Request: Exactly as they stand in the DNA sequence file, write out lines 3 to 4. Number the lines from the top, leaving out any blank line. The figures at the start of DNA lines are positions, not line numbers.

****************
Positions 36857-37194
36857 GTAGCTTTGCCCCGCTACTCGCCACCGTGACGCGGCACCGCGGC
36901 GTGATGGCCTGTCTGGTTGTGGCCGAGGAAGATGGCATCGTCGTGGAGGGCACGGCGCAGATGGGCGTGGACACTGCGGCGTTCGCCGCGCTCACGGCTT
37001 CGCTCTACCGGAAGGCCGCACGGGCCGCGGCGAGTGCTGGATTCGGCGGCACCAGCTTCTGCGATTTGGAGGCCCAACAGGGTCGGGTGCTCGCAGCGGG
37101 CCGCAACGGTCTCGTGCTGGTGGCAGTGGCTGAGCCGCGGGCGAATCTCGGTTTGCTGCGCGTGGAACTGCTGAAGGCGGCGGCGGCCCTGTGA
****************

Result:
36901 GTGATGGCCTGTCTGGTTGTGGCCGAGGAAGATGGCATCGTCGTGGAGGGCACGGCGCAGATGGGCGTGGACACTGCGGCGTTCGCCGCGCTCACGGCTT
37001 CGCTCTACCGGAAGGCCGCACGGGCCGCGGCGAGTGCTGGATTCGGCGGCACCAGCTTCTGCGATTTGGAGGCCCAACAGGGTCGGGTGCTCGCAGCGGG